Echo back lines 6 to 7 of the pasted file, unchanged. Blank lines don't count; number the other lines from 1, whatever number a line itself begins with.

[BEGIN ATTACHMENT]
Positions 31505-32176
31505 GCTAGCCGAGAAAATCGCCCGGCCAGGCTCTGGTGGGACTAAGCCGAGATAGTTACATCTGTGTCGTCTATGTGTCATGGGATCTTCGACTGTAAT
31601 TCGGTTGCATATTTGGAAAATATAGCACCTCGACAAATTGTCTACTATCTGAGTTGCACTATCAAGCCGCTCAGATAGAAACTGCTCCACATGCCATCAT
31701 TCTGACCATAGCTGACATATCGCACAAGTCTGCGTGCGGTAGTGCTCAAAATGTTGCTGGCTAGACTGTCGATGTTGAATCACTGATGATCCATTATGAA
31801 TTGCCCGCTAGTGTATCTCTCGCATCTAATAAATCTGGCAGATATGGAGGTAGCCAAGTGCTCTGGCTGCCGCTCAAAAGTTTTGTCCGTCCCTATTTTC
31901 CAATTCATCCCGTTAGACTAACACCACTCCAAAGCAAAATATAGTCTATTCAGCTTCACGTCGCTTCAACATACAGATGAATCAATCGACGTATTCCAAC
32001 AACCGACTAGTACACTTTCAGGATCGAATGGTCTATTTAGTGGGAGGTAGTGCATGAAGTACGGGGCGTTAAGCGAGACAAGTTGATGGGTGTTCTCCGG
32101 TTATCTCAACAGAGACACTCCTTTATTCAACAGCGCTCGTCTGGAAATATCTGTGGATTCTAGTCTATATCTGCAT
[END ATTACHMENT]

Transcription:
31901 CAATTCATCCCGTTAGACTAACACCACTCCAAAGCAAAATATAGTCTATTCAGCTTCACGTCGCTTCAACATACAGATGAATCAATCGACGTATTCCAAC
32001 AACCGACTAGTACACTTTCAGGATCGAATGGTCTATTTAGTGGGAGGTAGTGCATGAAGTACGGGGCGTTAAGCGAGACAAGTTGATGGGTGTTCTCCGG